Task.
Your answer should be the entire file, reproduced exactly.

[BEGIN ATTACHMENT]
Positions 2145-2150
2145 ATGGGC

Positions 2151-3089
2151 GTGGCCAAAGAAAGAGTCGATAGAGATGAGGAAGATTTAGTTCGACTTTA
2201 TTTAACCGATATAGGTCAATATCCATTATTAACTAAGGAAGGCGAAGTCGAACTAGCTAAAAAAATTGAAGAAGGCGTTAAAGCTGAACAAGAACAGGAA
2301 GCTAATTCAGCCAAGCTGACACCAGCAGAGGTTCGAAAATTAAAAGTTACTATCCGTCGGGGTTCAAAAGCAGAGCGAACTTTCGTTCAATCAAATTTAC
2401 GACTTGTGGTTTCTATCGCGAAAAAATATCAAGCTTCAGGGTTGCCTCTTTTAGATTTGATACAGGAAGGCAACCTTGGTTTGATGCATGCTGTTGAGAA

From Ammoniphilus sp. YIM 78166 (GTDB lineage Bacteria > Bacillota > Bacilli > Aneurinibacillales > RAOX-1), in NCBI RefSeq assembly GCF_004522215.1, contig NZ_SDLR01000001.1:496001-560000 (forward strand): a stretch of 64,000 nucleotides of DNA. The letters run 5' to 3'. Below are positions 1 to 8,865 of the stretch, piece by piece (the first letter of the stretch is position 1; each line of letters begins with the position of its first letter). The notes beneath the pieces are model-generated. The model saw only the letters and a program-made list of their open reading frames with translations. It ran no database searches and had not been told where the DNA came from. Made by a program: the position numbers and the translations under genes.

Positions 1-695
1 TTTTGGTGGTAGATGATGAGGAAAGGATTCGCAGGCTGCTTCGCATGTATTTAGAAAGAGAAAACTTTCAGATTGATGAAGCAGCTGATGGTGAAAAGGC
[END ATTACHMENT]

Positions 2145-2150
2145 ATGGGC

Positions 2151-3089
2151 GTGGCCAAAGAAAGAGTCGATAGAGATGAGGAAGATTTAGTTCGACTTTA
2201 TTTAACCGATATAGGTCAATATCCATTATTAACTAAGGAAGGCGAAGTCGAACTAGCTAAAAAAATTGAAGAAGGCGTTAAAGCTGAACAAGAACAGGAA
2301 GCTAATTCAGCCAAGCTGACACCAGCAGAGGTTCGAAAATTAAAAGTTACTATCCGTCGGGGTTCAAAAGCAGAGCGAACTTTCGTTCAATCAAATTTAC
2401 GACTTGTGGTTTCTATCGCGAAAAAATATCAAGCTTCAGGGTTGCCTCTTTTAGATTTGATACAGGAAGGCAACCTTGGTTTGATGCATGCTGTTGAGAA

From Ammoniphilus sp. YIM 78166 (GTDB lineage Bacteria > Bacillota > Bacilli > Aneurinibacillales > RAOX-1), in NCBI RefSeq assembly GCF_004522215.1, contig NZ_SDLR01000001.1:496001-560000 (forward strand): a stretch of 64,000 nucleotides of DNA. The letters run 5' to 3'. Below are positions 1 to 8,865 of the stretch, piece by piece (the first letter of the stretch is position 1; each line of letters begins with the position of its first letter). The notes beneath the pieces are model-generated. The model saw only the letters and a program-made list of their open reading frames with translations. It ran no database searches and had not been told where the DNA came from. Made by a program: the position numbers and the translations under genes.

Positions 1-695
1 TTTTGGTGGTAGATGATGAGGAAAGGATTCGCAGGCTGCTTCGCATGTATTTAGAAAGAGAAAACTTTCAGATTGATGAAGCAGCTGATGGTGAAAAGGC